i Robert Burns, 1759 to 1796. Scottish Poet

Ah, Scotland’s favourite son.

Auntie and Me, Wyndham's Theatre, London

Why don't you just drop dead?

Auntie and Me, Wyndham's Theatre, London

Grasping nephew leaves the last laugh to the wrinkly brigade

Sacred monsters of a church in crisis

Easter by Michael Arditti (Arcadia, £11.99, 390pp)

The Irritations of Modern Life: 74. men-only clubs

I HAVE often wondered what men do in all-male clubs. Million-pound deals? Homosexual rituals? Men, especially if they belong to the Garrick Club, are reticent, giving the impression that it involves little more than long lunches, at which they get slightly squiffy and eat nursery food. Yet, as soon as someone proposes changing the law to force such clubs to admit women, it is as if the very foundations of civilisation had begun to shudder.

Christmas food special: Stuffing Christmas

No matter how efficient and organised you are, tradition dictates that Christmas dinner can be a disaster of Santa Clausian proportions, says Terry Durack

Why worry? Superficiality is only skin-deep

The Trader; A lot of these City boys like their women a bit neurotic. It makes them feel better about themselves

Schools chief says Puttnam is `silly'

THE EMBATTLED chief inspector of schools, Chris Woodhead, was embroiled in a fresh row over his performance yesterday after Lord Puttnam accused him of damaging teacher recruitment by leading a "permanent regime of intimidation and terror".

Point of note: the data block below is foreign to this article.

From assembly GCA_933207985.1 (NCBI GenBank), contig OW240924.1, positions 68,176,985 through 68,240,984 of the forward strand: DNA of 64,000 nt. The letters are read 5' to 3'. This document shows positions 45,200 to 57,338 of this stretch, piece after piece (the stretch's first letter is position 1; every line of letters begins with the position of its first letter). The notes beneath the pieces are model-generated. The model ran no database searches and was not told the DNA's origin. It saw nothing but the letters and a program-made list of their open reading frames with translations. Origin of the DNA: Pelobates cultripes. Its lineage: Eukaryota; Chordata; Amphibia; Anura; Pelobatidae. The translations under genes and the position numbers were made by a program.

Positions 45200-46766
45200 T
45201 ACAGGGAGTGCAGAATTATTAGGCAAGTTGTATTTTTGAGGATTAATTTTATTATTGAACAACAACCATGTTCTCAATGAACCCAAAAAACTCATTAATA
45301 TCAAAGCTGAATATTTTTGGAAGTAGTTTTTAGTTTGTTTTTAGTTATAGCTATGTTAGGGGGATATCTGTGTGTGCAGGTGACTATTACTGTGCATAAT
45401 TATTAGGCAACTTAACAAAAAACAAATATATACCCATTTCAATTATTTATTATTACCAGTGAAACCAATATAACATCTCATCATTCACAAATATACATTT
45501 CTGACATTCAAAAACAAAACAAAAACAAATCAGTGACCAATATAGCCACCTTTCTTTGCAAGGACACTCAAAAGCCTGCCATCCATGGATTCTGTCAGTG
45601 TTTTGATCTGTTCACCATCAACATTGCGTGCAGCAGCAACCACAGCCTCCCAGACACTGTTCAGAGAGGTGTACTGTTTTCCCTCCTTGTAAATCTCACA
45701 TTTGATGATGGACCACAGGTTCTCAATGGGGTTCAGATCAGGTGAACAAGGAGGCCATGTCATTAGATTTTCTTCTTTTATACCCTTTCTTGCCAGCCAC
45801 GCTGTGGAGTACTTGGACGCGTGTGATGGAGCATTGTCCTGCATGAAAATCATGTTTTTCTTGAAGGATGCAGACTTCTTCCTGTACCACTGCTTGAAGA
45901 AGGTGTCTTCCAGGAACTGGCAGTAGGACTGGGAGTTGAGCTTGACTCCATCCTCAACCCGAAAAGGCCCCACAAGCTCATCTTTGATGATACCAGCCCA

The Joys Of Modern Life: 42. Airline food

THE METAL trolley rattles into the aisle. It must be at least 20 rows away, but already a Mexican wave of descending tray tables is rippling its way back towards you. The tantalising smell of hot food seems to fill the air as the cabin staff move with agonising slowness in your direction. If it weren't for the lack of leg room, you'd be on the edge of your seat with excitement. It can only mean one thing: you're about to get an airline meal.

Restaurants: It's only rock'n'roll but I like it

The interior of Manchester's Reform restaurant is pure decadence. Shame, then, that the food is a bit hit and miss. Photographs by Ged Murray

Words: medley, n.

IN ANGLESEY I once asked a waitress what the "mixed vegetables" were. She said, "They're mixed vegetables", and I still puzzle; and boggle at the Brighton restaurant Peppers' "medley of vegetables". This is pithily defined by Johnson as "a mingled mass. It is commonly used with some degree of contempt." (Restraint itself compared with one's seeing that Harvester describes a pudding as "playfully stabbed with walnuts".)

The flavour of Britain

The flavour of Britain

Eating Out: Your usual table? Who eats where Lesley Glaister, author

My favourite food is my own lentil stew with caraway dumplings, eaten in huge amounts while curled up on the sofa. And when I'm sad the only thing that will do is Heinz tomato soup - the cheerful speckled orange is just so comforting and right. But I do love eating out - as long as it's nowhere stiff and pretentious. Across the road from me in Sheffield is a cafe-restaurant called Nonna's (539-541 Ecclesall Road, 0114 2686116). I often meet my friends there for lunch because it's so cheerful and bustly. They serve plates of crostini and bruschetta misti, topped with different nibbly delights, which are perfect for sharing during confidences and gossip. In the evening the food is also sublime. The best starter I've ever experienced is their tonno carpaccio - wafer-thin tuna marinated in lemon to create the most delicate melt-in-the mouth appetite sharpener. When I first had it, my partner and I hardly spoke for fear of wasting a moment of taste-experience.
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